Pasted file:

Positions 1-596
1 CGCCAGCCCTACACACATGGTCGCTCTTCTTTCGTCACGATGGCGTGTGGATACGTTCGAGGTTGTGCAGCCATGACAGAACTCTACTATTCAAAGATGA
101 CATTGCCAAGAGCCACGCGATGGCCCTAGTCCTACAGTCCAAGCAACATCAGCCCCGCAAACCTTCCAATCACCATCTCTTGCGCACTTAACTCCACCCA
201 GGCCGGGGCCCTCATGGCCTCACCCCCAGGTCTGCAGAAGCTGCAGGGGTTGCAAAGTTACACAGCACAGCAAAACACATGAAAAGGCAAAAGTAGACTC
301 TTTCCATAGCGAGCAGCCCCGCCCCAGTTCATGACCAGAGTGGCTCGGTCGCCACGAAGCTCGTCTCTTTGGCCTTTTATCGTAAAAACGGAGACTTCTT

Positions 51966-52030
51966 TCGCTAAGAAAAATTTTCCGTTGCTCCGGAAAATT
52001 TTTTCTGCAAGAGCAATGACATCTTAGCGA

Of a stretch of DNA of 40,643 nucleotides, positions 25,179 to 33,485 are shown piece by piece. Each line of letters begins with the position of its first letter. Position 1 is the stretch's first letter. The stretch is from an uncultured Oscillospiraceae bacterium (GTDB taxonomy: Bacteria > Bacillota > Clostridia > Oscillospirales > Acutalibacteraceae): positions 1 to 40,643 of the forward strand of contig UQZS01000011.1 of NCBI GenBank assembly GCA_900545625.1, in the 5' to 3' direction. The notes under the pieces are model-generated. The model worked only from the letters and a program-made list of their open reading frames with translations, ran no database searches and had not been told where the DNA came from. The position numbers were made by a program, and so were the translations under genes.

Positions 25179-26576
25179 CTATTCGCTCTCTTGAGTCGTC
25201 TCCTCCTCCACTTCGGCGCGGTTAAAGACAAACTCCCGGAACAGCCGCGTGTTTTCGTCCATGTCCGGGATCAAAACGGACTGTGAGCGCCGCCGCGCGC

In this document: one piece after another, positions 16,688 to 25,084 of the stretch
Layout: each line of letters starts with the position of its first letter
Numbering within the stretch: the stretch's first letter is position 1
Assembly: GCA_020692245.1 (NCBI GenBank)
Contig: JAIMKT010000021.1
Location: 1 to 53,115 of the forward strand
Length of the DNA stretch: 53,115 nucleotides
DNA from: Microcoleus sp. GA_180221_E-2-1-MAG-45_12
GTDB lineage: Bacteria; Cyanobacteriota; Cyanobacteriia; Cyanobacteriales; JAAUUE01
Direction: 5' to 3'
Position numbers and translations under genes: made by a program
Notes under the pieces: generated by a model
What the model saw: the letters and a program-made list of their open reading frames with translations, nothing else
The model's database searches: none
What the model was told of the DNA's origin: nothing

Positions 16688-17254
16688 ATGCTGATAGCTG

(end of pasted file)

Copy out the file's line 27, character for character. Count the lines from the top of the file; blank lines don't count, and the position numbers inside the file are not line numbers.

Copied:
What the model was told of the DNA's origin: nothing